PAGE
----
When the bay finished its depressurization and the doors yawned open, Fisher Two surged forward, passing out into open space before the big armored iris had opened all the way. Vitali couldn’t help but be impressed; the Lieutenant’s rig had cleared the doors with less than two meters to spare on either side. For that needless risk, the squadron executive officer might earn a reprimand from Commander Roubio, but Vitali doubted it would be a terribly forceful one. Roubio had a soft spot for daredevils. 

With a bump, the platform carrying Vitali’s craft began to rise, and he decoupled the landing gear latches. With the slightest nudge on the sticks, he brought the Kingfisher off the rectangle of hangar deck and oriented it with the doors. Another nudge, and he sailed through into the infinite black of interplanetary space. Milian, the local star, drowned out all others, though the adaptive viewpanels dimmed its fierce light considerably. He set the autopilot, then sat back as the craft oriented itself on his authorized departure vector and began accelerating away from Fidelity. 

Within minutes, all twelve Kingfishers and six Magpies of Fisher Squadron had launched and formed up behind Fisher One, Roubio’s rig Bluetail. Vitali slaved his helm controls to the squadron commander’s channel, then checked his systems one more time as Roubio led them all away from the carrier and toward the fleet picket line. 

“Stay sharp, everybody.” Roubio still, Vitali suspected, thought that phrase improved morale, even though everyone else thought it archaic and meaningless. “Two flights of Coronachs are harassing one of the picket frigates up ahead.”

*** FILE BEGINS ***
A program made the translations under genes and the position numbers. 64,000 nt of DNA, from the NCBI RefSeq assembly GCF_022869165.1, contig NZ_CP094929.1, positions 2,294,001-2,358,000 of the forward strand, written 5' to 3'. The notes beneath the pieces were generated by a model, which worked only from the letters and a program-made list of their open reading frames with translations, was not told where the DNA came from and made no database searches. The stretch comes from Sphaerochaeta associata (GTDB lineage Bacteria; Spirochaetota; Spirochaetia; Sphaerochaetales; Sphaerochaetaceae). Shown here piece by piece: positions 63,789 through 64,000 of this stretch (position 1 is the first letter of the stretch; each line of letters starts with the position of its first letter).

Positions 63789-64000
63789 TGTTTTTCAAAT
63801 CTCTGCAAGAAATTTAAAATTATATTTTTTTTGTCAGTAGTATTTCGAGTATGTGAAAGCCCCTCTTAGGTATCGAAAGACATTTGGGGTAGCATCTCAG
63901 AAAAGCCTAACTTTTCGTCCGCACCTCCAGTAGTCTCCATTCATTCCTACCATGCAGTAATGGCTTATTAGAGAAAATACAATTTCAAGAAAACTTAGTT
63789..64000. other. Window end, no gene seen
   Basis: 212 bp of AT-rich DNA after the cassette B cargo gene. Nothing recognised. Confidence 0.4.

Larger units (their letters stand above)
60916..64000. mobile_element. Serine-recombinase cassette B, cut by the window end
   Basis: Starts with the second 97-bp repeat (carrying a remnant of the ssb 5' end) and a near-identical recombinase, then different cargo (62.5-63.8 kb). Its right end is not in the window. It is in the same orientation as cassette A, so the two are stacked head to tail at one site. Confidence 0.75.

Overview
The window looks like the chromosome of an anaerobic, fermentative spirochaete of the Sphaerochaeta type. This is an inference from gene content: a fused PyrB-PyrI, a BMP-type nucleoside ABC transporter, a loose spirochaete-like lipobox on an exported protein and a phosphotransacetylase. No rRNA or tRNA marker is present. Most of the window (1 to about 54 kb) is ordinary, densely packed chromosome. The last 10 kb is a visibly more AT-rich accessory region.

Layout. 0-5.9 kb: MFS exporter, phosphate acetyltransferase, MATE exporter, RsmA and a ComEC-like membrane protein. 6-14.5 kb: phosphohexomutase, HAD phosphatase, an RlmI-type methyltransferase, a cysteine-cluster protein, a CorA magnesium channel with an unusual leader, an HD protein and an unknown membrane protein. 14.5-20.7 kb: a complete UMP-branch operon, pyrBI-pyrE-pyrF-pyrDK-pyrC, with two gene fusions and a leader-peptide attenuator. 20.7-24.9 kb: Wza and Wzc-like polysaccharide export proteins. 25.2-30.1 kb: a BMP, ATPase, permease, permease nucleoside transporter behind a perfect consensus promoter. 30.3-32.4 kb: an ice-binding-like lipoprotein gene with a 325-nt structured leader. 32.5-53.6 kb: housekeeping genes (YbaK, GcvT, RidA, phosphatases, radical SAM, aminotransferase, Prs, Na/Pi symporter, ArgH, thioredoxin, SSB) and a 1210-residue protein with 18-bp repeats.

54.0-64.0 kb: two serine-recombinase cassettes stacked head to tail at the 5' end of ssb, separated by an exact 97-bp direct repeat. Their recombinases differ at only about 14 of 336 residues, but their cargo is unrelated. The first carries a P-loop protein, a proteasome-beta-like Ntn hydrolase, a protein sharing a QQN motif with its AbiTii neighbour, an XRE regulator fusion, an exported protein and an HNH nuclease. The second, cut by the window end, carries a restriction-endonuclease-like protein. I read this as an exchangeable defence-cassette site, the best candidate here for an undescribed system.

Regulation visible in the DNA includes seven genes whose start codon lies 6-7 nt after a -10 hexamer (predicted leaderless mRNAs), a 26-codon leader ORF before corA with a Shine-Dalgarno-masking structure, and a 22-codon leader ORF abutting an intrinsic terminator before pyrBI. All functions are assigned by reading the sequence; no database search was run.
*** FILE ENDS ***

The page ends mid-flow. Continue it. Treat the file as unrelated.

Vitali winced; even with the fire support of a frigate, their sixteen gunships would be facing at least twenty of the enemy flyers, possibly as many as thirty. For their first action in the new rigs, those were hardly ideal odds. 

“What caliber of pilots are we expecting, Commander?” Tollemache, cool and collected as always, interrupted the incomfortable silence that ensued after their leader’s announcement. 

“According to the frigate’s estimates, these guys are average at best. No Immortals.” 

That, at least, was a relief; Vitali and his compatriots hadn’t yet tangled with the rare but all-but-unbeatable bionic super-pilots the Incarnation sometimes employed, but they’d all heard stories of squadrons who had been bested by one or two of these elite strike flyers. If the Coronach pilots ahead weren’t particularly skilled, and Fisher Squadron stuck to the tactics it had been working on for the last week, the fight would be at least slightly in their favor. 

“You’d think they’d find something soft for us to cut our teeth on.” Landon grumbled on the gunship’s intercom. 

“They probably did.” Patel replied before Vitali could reprimand the comment. “We’ll be fine, Cade.” 

As the smart viewpanel magnified infinitesimal flashes ahead to show a wildly maneuvering warship being chased by a swarm of darting pinpricks that could only be Coronachs, Vitali hoped the rookie was right.